Views expressed in opinion columns are the author’s own.
Elections, by their very nature, are stressful and nerve-wracking events. People expect and hope for different outcomes, and waiting for results can sometimes feel endless. Voters and the lawmakers they elect know this feeling — yet we continue to use a system where each state implements its own election laws, allowing some elections’ results to be questioned for days on end.
These laws have led to votes being counted at different rates, and I expect they contribute to the general stress the American people had about this year’s election. The diversity of our elections laws is not conducive to a timely, stress-free election, and it presents an enduring threat to the stability of our democracy. We need to encourage state legislatures to agree on a set of universal voting laws that can serve as a standard for future elections.
There was no question this election would be different from years past. The pandemic and an unprecedented increase in mail-in votes can account for some of the delays and uncertainty we experienced. Knowing this, state officials and election analysts tried to prepare the American people for the possibility the election would not be decided on election night. While delays like these were possible this year anyways, it’s important to recognize a large part of this was the result of inconsistent voting laws among the states.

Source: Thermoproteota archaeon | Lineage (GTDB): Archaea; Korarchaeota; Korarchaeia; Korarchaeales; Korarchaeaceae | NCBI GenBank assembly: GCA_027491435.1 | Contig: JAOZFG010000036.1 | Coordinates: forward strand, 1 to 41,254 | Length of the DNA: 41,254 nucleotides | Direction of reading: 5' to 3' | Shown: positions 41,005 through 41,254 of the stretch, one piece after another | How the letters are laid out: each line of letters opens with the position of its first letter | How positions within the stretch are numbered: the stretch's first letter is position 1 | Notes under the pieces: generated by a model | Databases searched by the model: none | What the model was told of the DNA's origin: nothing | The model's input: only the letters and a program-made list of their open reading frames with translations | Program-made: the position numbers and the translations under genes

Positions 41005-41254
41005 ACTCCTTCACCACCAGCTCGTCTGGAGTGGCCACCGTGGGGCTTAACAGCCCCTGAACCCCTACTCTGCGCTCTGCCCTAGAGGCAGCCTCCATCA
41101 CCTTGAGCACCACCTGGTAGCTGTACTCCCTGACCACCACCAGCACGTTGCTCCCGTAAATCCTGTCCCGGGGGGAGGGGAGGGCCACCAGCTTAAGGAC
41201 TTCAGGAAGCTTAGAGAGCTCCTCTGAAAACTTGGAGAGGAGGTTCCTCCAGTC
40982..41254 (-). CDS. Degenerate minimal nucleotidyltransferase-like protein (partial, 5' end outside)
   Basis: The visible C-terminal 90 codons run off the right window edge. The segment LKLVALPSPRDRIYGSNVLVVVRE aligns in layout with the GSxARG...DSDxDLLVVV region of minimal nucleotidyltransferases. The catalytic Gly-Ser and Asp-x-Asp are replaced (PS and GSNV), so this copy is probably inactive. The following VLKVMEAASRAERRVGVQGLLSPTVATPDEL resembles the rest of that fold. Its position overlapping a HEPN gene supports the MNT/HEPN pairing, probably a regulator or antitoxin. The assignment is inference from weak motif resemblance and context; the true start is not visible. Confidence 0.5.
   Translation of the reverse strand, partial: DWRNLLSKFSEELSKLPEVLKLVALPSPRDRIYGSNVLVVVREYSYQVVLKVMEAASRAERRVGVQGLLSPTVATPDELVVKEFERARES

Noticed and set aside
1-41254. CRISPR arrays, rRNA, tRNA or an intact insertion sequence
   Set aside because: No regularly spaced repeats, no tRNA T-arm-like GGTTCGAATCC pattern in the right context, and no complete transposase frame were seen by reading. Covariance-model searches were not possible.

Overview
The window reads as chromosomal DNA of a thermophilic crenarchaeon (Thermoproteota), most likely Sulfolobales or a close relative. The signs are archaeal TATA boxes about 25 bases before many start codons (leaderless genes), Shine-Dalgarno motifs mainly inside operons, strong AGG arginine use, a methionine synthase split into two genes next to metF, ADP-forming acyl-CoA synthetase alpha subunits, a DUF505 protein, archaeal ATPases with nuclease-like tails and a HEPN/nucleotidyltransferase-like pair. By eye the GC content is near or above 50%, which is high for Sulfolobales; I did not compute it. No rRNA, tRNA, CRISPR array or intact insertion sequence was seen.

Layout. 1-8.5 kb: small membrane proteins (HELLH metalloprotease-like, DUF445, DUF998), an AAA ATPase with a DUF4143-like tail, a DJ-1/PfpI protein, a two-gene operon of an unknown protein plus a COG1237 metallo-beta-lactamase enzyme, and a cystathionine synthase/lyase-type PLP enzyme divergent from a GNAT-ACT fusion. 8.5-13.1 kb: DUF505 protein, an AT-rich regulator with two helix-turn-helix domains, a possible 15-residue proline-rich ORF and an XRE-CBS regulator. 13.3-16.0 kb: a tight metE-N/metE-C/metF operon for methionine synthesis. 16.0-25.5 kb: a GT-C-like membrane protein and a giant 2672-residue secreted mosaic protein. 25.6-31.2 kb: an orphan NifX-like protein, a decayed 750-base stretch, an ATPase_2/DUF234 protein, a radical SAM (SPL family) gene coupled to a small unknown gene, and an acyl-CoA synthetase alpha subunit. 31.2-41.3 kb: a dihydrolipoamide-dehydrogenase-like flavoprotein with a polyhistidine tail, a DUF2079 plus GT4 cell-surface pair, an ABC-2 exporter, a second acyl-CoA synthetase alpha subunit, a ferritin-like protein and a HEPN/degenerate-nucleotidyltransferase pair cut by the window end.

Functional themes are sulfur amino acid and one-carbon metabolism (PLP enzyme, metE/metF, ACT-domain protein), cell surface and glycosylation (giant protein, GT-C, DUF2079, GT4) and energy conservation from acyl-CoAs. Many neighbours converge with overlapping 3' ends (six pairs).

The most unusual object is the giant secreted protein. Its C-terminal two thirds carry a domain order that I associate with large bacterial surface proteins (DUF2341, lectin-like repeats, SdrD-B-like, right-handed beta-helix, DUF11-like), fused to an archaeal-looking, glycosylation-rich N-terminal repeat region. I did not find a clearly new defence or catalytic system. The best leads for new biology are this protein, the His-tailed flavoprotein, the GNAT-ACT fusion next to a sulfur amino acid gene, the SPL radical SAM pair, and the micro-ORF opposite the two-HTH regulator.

The commonwealth of Pennsylvania, for example, received 10 times the number of mail-in ballots it usually receives, yet the state legislature didn’t allow these ballots to be counted until the morning of Election Day. Florida, on the other hand, allowed for mail-in ballots to be counted starting nearly a month before Election Day — a common sense decision that resulted in the state being called much earlier. If laws such as these were consistent across all the states, perhaps the days of anxiously anticipating votes to be counted could have been avoided.
There is no single way to handle an election that would work perfectly for all 50 states, but there are plenty of options to help create more equitable and consistent election laws across the country. One solution would be to establish a federal elections agency that could oversee state election committees and create standards that each state must implement for its elections.
If solutions like this prove too difficult to accomplish, there is nothing stopping individual state legislatures from implementing these measures unilaterally. After Florida’s infamous handling of the 2000 presidential election, it revised its election procedures to avoid making the same mistakes. But it should not take an individual state’s failure — or a constitutional crisis — to realize this country needs a set of universal election laws each state must follow.
These options aren’t intended to be a one-size-fits-all approach to how states should handle their elections. Rather, they are designed to set basic requirements about how and when people can vote and how states can ensure that process goes smoothly. From there, states can choose how they want to divide that responsibility and fill the role of catering to their constituents’ needs. When it comes to fundamental elements of our presidential elections, having vastly different state laws only creates more uncertainty nationwide and serves no clear purpose toward the public good.
Evan Crum is a junior government and politics and psychology major. He can be reached at firstname.lastname@example.org.